In our first blog post in this seven part series, we delved into the primary elements and processes to build a successful brand; beginning with research. In this installment, we’ll dive a bit deeper into the second phase of brand building – focus.

Seven Stages Of Branding 101

  1. Research
  2. Focus
  3. Name
  4. Position
  5. Palette
  6. Logo
  7. Evolution

Successful brands can’t thrive without maintaining consistency in all these features as it grows in the marketplace. With the future at stake, taking time to clearly define what that consistency is in detail will help guide the feelings you want to convey.

2. Clearly Define Your Focus And Personality

Like people, your brand cant’ be everything to everyone – especially when you’re just getting started. It’s critical that you determine your unique focus at the very beginning, which will drive the positioning of all your brand’s integrated parts.

Here are some questions and branding exercises to get you thinking about the focus and tone of your brand.

Let’s start with your positioning statement:

A positioning statement is a short statement that that stakes your claim in today’s market. You may not be including this on all your collateral (we’ll get to that later), but serves as a start to answer some questions about your brand.

Your positioning statement might go something like…

We offer [product or service] for [target market] to [value proposition]. Unlike [the alternative/competition], we [key differentiators].

For example: We offer apparel for athletes to increase their performance while reducing their need for additional equipment. Unlike other athletic apparel brands, we give back to community causes for every item purchased. 

Your Unique Selling Proposition (or USP) is the one thing that sets you apart from the competition. Take time to discover it, delve into it, and make it a core value to your brand’s message.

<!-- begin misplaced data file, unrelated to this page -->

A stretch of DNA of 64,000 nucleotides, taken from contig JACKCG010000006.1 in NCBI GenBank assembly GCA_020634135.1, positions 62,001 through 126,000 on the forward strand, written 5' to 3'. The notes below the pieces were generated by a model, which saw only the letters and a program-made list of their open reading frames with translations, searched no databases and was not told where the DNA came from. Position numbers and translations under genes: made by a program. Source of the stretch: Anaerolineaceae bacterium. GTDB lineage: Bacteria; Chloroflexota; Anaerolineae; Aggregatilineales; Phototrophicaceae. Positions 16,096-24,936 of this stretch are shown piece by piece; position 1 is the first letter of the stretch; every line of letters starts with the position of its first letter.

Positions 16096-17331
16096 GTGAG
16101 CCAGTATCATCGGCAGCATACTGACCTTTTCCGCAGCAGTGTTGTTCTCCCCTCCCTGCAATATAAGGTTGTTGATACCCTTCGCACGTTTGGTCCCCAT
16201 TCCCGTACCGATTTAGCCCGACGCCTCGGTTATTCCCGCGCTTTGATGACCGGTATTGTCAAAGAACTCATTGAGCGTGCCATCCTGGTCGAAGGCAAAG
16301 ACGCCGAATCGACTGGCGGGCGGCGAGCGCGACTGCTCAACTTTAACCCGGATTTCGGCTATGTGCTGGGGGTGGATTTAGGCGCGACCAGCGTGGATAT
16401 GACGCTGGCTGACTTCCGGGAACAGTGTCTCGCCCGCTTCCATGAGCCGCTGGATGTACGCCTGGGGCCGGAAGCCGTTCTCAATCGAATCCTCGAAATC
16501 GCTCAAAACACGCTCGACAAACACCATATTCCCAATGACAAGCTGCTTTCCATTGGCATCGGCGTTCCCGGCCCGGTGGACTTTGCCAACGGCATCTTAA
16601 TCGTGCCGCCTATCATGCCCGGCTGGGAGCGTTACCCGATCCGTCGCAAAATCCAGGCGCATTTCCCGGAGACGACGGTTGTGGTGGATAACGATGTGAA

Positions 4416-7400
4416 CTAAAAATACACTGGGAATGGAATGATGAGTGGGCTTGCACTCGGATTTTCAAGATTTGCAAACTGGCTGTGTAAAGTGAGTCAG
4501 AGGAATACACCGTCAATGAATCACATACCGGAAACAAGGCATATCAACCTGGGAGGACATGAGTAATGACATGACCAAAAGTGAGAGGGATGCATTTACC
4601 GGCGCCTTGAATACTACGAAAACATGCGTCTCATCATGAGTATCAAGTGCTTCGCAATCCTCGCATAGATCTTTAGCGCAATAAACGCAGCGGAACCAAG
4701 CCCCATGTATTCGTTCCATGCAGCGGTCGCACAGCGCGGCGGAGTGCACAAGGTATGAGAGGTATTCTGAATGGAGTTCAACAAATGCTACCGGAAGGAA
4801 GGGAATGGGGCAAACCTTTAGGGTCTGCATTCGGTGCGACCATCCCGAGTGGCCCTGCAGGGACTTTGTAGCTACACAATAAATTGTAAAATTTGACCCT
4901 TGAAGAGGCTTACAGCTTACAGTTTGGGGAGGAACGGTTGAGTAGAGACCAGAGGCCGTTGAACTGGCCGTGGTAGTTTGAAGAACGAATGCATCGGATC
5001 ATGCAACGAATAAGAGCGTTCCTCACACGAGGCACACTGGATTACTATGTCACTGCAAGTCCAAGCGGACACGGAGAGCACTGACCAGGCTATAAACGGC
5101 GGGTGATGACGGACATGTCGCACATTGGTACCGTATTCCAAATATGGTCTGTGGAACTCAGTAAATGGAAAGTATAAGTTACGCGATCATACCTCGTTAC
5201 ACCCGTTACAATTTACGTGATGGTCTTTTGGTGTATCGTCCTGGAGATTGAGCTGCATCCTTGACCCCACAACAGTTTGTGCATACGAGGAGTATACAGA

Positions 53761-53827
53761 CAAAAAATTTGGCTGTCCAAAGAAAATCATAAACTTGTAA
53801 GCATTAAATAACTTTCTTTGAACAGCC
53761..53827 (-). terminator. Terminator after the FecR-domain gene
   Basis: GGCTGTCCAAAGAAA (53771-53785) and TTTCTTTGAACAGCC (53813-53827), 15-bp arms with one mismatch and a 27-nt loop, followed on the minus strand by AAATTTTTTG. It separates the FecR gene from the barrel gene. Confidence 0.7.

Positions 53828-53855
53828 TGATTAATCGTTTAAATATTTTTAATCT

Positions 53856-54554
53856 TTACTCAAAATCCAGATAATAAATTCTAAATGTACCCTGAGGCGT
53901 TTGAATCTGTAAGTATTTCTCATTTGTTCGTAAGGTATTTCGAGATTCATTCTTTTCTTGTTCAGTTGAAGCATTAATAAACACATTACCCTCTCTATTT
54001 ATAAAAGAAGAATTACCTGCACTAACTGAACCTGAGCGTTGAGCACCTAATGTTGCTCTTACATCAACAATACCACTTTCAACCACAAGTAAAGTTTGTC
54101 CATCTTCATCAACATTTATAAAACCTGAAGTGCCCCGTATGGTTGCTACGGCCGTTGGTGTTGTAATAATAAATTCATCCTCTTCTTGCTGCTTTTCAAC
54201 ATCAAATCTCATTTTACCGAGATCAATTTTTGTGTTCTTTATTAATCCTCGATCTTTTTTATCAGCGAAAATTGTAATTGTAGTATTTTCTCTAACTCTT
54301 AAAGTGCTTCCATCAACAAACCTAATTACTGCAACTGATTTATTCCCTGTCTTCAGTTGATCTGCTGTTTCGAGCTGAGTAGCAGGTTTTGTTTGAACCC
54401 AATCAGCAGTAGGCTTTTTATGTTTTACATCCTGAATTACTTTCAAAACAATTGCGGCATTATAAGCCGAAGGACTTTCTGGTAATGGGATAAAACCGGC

Alternatively, if the company you want to start has a cause at its core (e.g. if you’re starting a socially focused business), you might consider writing this as your mission statement that clearly promises the benefits of your brand to your customers and the public at large.

Define the words that describe your brand:

What if your brand were a person. What personality traits would your target market be interested in? What would your brand feel like to be human?

This exercise will help craft and direct social media “voice” and the entire tone of your creative – both written and visually.

One easy, entertaining way to do this is to pick a handful of adjectives that describe your brand. Here’s a short list to help get you started:

This is by no means a comprehensive list of attributes for your brand. You can choose those not on any list that you feel best describes your product or service. Be careful not to choose more than a handful of attributes – because as I said before, you can’t be all things to all people.

Describe your brand in metaphor:

Considering your brand as a metaphor can help you clearly identify the specific qualities you want it to be associated with.

This can be just about anything from a car, an animal, a personality, a team, anything — as long as it remains the prominent reputation in your mind that summons the sort of characteristics of your brand you envision.

As an example, if you wanted to create a brand for start-up entreprenuers, you might choose a coyote as your metaphor. They’re survivors willing to do just about anything to thrive, and they work collaboratively to get it done.

The possibilities of this metaphor are endless – but choose one carefully and run it by impartial friends who will give you truly honest feedback at this early stage in your brand’s development.

In our next post, we’ll dive into a crucially important step in developing your brand – naming it. Please come back again and we’ll take the next step together in the process of building a brand you’ll be proud to call your own.